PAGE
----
Cherries and Apples!

Hello friends in the blogging world. It’s great to be writing this post! ๐Ÿ™‚

Now that I have a working laptop (a MacBook, a gift to myself for having delivered a baby boy. A gift I am enjoying immensely) I have begun thinking about my novel that I was working on before baby was born. I am in the final stages of that novel, and I have been informally drawing a list in my mind of what is left to be done to it. On my way to my laptop I stopped off to wash a bowl of cherries – and voila, I had a post.

It’s cherry season! One my favourite times of the year! Summer, but normally not too hot, most of the humidity passed. August coolness waving in. I associate ย cherries with my children, as they were all born around this season. Myself, in a pyjama, newborn on my lap, a giant bowl of cherries. My son and daughter, their lips stained with the crimson juice once they became old enough to eat them. Now, the baby 2 months old, watches us gobble down the cherries, his eyes wide wide, his brow furrows, and we fight over who had the most and who gets the last one. Inevitably my middle child wins.

As I washed my cherries, I considered how much I enjoy this season, and I realize that this is what caused me to make a large mistake in my novel. I do not write with a first draft with an outline. I cannot. It blocks the story from me. The outline comes after I have the story written. In my novel, the story spans a period of 10 months. It begins in spring and ends in summer. hmmmm. Something wrong there. I laughed at myself when I was done my first draft and saw what I had done. I plotted it all out, and then tracked the season change. This is most likely the largest task that awaits me in this novel, adjusting the scenes to the seasons.

Do you find that your own preferences can influence your writing in such a way? How do you go about curbing these odd tendencies?

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26 thoughts on “Cherries and Apples!

  1. Why would you want to “curb these odd tendencies”? Isn’t that what makes your writing unique? And why do you consider incorporating your personality in your writing as odd?

    Gee, did I totally misunderstand your question? ๐Ÿ™‚

    1. Hi LInda ๐Ÿ™‚ good to see you here!

      well, perhaps I have confused my question. I agree with you correctly about that these odd tendencies making us unique, but even when they play against us? I wrote a story that spans 10 months but only 3 months passed because of my love of the spring / cooler summer months, while I even bypassed all those heavy humid days of intense heat. That’s when I think that my personal preferences need to be kept in check! do you agree?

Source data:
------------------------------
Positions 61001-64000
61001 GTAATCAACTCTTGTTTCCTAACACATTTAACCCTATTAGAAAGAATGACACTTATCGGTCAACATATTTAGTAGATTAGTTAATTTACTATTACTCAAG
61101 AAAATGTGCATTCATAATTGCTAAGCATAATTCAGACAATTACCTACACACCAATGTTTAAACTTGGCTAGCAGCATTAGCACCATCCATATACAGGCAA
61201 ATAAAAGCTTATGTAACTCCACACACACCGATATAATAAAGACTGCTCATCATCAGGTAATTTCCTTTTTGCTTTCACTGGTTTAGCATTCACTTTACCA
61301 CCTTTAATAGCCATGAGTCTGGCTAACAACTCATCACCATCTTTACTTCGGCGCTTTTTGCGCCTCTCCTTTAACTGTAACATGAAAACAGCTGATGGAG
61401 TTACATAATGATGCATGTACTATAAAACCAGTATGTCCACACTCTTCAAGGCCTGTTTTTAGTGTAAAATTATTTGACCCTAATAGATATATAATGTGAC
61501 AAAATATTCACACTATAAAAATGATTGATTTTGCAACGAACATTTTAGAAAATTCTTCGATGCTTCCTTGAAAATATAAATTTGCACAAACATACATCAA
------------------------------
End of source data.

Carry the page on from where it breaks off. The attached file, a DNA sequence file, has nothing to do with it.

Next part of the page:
1. Well, no, of course you can’t allow your preferences to let you write nonsense. ๐Ÿ™‚

        I knew from the beginning in writing my last novel that timing would be a problem to keep track of, so as I wrote, I kept a scene list that indicated exactly what day of the week and month it was, as well as what day in the relationship between the two characters. But you know what? I sort of summarized the winter months! So I guess I love the warm weather best too. ๐Ÿ˜€

        Okay, I admit, I’m envious of all you writers with Macs.

      2. Ohhh those warm months catch us all I suppose, Linda. Yet, I have read canadian novels with snow abound – I just don’t want to go there when I write! lol.

  2. Hi Jennifer, Welcome back! It’s nice to see you pop up in my reader. ๐Ÿ™‚

    I also write without an outline and return in the second draft to provide that structure. It’s a great insight that the first draft reveals personal preferences — and I also ended up recently with a seasonal issue. The first week of spring spanned 3 months!

    Enjoy your lovely Mac. I adore my Mac laptop and, for me, it adds to the physical pleasure of writing — sounds weird, but true.

    1. It’s great to be here, Cathryn! Thanks to mac for enabling me ๐Ÿ™‚ wow, what a difference. I completely relate!
      Spring caught you in the same way it caught me – funny!
      When I realized what I had done, well, I then thought about the holidays that fit in during those months I had avoided. I decided no holidays will make an appearance, but it’s amazing how in writing the stream of thought is endless.

  3. Nice to see you blogging ๐Ÿ™‚

    I have had the same issues with timelines as well – which I am sure was down to the fact I don’t outline when I first draft either (well, never used to, thats slowly changing). I always find it amusing to go back to first drafts and spot all the flaws! ๐Ÿ˜‰

    1. Thanks JC, it’s great to be here! And you – amazing!!!
      I love first drafting, it’s where I immerse myself in my imagination with no barriers of any sort. The work follows the play. Gratefully I love to work ๐Ÿ™‚

  4. Hi Jennifer, nice to see you back.
    It’s easy enough to get carried away in the moment when writing. I guess for me the important thing is to get it down on paper (or screen). Those little tendencies can always be fixed.

    1. HI Sharon! Glad to hear all is well with you – can’t believe you are 34 weeks already! How quickly that seemed to pass on my side….I remember my first, how long those 9 months felt – I wonder if it is the same for you? Are you able to write still?

      I think for me the difficultly, or rather my anxiety, is not always seeing those tendencies that I have and incorporate into my writing. I suppose that’s one of the benefits of stepping away from one’s own work, and also receiving feedback.